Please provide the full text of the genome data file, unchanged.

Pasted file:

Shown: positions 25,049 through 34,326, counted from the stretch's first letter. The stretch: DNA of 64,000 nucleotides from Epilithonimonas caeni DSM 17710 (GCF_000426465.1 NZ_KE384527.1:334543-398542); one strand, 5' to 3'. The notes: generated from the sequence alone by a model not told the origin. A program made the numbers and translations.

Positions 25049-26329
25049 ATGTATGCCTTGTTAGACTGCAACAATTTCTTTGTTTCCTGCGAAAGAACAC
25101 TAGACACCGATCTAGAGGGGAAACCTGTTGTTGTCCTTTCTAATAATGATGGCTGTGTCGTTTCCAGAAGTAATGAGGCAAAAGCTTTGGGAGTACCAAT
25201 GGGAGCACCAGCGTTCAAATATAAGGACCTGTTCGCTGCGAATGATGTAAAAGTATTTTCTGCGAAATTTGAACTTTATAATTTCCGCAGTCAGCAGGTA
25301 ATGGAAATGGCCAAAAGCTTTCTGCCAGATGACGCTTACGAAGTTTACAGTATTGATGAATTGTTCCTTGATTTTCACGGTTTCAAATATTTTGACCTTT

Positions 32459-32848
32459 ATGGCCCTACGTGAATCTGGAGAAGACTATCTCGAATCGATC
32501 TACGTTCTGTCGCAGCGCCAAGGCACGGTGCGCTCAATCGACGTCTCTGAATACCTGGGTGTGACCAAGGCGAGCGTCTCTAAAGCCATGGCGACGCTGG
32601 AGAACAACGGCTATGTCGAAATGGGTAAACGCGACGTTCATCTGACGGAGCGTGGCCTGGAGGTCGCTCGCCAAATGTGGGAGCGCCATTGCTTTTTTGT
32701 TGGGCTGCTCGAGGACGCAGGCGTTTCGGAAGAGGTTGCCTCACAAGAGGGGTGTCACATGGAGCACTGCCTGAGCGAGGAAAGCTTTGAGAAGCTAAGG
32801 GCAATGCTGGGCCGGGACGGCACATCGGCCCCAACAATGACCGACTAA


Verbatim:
Shown: positions 25,049 through 34,326, counted from the stretch's first letter. The stretch: DNA of 64,000 nucleotides from Epilithonimonas caeni DSM 17710 (GCF_000426465.1 NZ_KE384527.1:334543-398542); one strand, 5' to 3'. The notes: generated from the sequence alone by a model not told the origin. A program made the numbers and translations.

Positions 25049-26329
25049 ATGTATGCCTTGTTAGACTGCAACAATTTCTTTGTTTCCTGCGAAAGAACAC
25101 TAGACACCGATCTAGAGGGGAAACCTGTTGTTGTCCTTTCTAATAATGATGGCTGTGTCGTTTCCAGAAGTAATGAGGCAAAAGCTTTGGGAGTACCAAT
25201 GGGAGCACCAGCGTTCAAATATAAGGACCTGTTCGCTGCGAATGATGTAAAAGTATTTTCTGCGAAATTTGAACTTTATAATTTCCGCAGTCAGCAGGTA
25301 ATGGAAATGGCCAAAAGCTTTCTGCCAGATGACGCTTACGAAGTTTACAGTATTGATGAATTGTTCCTTGATTTTCACGGTTTCAAATATTTTGACCTTT

Positions 32459-32848
32459 ATGGCCCTACGTGAATCTGGAGAAGACTATCTCGAATCGATC
32501 TACGTTCTGTCGCAGCGCCAAGGCACGGTGCGCTCAATCGACGTCTCTGAATACCTGGGTGTGACCAAGGCGAGCGTCTCTAAAGCCATGGCGACGCTGG
32601 AGAACAACGGCTATGTCGAAATGGGTAAACGCGACGTTCATCTGACGGAGCGTGGCCTGGAGGTCGCTCGCCAAATGTGGGAGCGCCATTGCTTTTTTGT
32701 TGGGCTGCTCGAGGACGCAGGCGTTTCGGAAGAGGTTGCCTCACAAGAGGGGTGTCACATGGAGCACTGCCTGAGCGAGGAAAGCTTTGAGAAGCTAAGG
32801 GCAATGCTGGGCCGGGACGGCACATCGGCCCCAACAATGACCGACTAA